“Pilate said to him, ‘So you are a king?’ Jesus answered, ‘You say that I am a king. For this reason I was born, and for this reason I have come into the world, to bear witness to the truth. Everyone who is committed to the truth listens to me.’ Pilate [sarcastically] said to him, ‘What is truth?’” –John 18:37, 38
“What is truth?” seems like a simple enough question, but the answer is not simple at all. Philosophers, scientist, and great thinkers throughout the ages have debated this very question. And institutions of higher learning throughout all generations and civilizations have dedicated themselves to discovering and discerning the truth in all its varied forms. We as humans with finite, limited minds can only grasp so much; we’re not omniscient or all-knowing and all-seeing.
Throughout our history, mankind, by our very nature, has always been drawn to the truth. Although we’ve always been deluded by lies, falsehoods, misunderstandings, misconceptions, prejudices, superstitions, and the like, we’ve all tended to look for the truth because truth can be very liberating. Jesus said, “You will know the truth, and the truth will set you free.” (John 8:32).
Webster’s defines truth as the true or actual state of a matter; conformity with fact, reality, actuality, or actual existence; a verified or indisputable fact, proposition, principle, observation, or the like (e.g. mathematical or scientific truths).
Throughout the Old and New Testaments of the Bible, discovering and revealing the truth is a common theme. The Old Testament asserts that God is the source of all truth, and the New Testament asserts that Jesus Christ is the manifestation of the whole truth about God. Jesus said, “I am the way, and the truth, and the life; no one comes to the Father but by me.” (John 14:6).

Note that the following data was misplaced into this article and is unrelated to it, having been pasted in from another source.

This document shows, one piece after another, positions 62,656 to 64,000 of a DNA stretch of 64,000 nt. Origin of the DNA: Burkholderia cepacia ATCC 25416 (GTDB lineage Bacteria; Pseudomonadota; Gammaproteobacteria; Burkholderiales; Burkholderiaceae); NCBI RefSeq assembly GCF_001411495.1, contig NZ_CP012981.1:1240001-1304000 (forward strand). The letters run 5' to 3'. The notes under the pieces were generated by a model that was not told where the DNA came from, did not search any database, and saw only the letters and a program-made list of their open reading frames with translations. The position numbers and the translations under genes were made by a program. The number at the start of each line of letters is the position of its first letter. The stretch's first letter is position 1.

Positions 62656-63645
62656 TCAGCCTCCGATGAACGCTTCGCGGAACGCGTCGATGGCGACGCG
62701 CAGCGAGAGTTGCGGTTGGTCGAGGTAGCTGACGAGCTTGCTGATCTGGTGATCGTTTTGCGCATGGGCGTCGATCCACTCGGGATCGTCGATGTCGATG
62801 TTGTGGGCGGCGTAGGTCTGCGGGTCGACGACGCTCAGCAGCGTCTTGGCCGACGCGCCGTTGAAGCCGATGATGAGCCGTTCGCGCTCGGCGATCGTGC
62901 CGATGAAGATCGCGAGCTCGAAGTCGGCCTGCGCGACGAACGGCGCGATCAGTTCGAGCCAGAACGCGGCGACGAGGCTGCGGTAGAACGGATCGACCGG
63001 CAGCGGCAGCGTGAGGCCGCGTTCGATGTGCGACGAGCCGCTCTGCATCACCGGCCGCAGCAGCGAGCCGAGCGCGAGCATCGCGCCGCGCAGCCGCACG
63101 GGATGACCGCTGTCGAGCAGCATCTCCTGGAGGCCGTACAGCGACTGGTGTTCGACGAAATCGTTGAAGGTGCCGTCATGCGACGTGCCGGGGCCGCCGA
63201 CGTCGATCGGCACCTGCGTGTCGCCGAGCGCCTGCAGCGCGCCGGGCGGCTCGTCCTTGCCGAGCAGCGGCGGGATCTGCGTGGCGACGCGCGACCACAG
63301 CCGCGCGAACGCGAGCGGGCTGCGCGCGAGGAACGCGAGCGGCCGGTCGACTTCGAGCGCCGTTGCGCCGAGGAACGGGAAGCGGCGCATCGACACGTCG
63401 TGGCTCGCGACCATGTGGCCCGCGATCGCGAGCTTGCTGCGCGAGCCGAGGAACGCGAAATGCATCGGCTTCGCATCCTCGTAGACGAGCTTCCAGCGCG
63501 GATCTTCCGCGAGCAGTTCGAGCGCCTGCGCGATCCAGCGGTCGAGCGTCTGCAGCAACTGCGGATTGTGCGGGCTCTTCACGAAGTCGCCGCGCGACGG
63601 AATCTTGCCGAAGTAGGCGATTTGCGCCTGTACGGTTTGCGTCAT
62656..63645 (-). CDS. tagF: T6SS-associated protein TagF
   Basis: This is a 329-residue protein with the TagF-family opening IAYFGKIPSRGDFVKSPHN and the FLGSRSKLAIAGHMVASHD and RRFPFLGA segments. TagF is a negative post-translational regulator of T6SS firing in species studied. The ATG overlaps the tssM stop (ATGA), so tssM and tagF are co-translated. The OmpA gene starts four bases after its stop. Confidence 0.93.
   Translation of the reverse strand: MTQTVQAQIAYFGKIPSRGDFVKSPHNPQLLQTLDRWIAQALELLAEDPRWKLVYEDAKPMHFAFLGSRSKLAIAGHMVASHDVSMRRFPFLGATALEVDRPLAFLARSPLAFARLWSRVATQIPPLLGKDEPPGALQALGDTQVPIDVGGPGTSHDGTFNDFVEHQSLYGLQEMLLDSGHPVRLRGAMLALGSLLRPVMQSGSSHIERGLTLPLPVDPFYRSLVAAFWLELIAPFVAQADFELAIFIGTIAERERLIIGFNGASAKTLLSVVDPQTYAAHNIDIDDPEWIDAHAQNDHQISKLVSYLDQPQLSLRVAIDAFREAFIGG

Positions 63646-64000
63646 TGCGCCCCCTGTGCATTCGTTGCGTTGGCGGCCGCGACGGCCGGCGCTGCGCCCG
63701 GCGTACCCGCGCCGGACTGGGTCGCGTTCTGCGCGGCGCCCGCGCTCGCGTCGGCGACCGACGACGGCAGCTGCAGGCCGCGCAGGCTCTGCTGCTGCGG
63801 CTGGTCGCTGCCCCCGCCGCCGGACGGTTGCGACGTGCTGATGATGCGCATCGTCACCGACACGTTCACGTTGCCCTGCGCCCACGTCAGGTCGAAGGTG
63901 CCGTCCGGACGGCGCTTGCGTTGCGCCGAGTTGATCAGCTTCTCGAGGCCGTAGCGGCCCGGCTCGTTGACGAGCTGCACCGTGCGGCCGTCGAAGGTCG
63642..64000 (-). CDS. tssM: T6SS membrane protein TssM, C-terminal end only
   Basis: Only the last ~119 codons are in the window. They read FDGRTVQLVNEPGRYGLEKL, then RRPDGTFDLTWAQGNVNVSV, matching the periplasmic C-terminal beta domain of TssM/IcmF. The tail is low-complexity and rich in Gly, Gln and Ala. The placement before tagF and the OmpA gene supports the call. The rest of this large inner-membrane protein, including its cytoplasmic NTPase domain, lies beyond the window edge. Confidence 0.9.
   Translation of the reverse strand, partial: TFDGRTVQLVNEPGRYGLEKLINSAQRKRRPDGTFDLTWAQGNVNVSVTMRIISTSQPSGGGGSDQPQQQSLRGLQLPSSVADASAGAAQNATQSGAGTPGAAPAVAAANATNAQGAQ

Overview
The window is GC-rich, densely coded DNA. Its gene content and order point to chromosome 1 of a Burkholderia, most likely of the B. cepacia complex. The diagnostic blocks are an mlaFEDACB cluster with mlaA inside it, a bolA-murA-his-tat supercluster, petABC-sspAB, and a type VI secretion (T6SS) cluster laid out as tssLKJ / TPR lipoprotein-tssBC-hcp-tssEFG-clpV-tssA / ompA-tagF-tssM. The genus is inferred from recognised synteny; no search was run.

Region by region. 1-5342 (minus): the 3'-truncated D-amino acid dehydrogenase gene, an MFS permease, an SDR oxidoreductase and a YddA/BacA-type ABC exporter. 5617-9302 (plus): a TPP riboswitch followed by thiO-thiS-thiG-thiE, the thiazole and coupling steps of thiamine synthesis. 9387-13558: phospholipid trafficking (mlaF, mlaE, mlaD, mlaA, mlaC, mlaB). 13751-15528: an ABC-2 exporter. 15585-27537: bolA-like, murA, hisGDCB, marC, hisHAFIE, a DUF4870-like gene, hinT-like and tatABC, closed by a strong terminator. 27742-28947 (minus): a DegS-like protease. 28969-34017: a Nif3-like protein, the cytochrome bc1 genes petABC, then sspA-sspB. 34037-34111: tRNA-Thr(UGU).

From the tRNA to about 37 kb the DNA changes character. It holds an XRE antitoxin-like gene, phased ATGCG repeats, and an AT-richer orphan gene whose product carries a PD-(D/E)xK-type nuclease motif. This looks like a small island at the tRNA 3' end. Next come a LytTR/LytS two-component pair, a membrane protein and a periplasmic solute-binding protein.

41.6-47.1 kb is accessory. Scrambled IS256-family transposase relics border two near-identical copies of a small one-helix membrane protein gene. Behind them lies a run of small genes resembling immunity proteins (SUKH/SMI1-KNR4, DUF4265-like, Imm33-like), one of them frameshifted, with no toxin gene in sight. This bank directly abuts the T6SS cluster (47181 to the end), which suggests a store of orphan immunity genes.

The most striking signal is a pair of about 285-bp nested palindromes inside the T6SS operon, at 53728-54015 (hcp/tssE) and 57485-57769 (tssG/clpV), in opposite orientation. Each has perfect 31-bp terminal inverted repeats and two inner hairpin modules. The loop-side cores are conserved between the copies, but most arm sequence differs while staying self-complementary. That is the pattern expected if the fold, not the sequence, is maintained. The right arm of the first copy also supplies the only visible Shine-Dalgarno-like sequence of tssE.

Truth can be a demanding task master. Living a life of truth can be a hard, rocky, and difficult path to follow. Falsehood is easy. Committing yourself to the truth can cost you a lot; it can mean the difference between worldly success or failure, fame or obscurity, fortune or poverty, pleasure or pain, reward or sacrifice, life or death, etcetera, etcetera.
So why live by the truth if living by lies and falsehood is so much easier and rewarding? That is a question each one of us must answer for ourselves; but it’s probably why so few of us actively pursue and live by the truth. Personally, I believe that being committed to the truth is its own reward, and being a follower of Jesus Christ demands that one live according to the truth and not lies. Being truthful in all that we say and do, being discrete and not divulging secrets, and being careful not to be duplicitous or hypocritical is a virtue worth striving for. St. Thomas Aquinas once said, “Men could not live with one another if there were not mutual confidence that they were being truthful to one another.”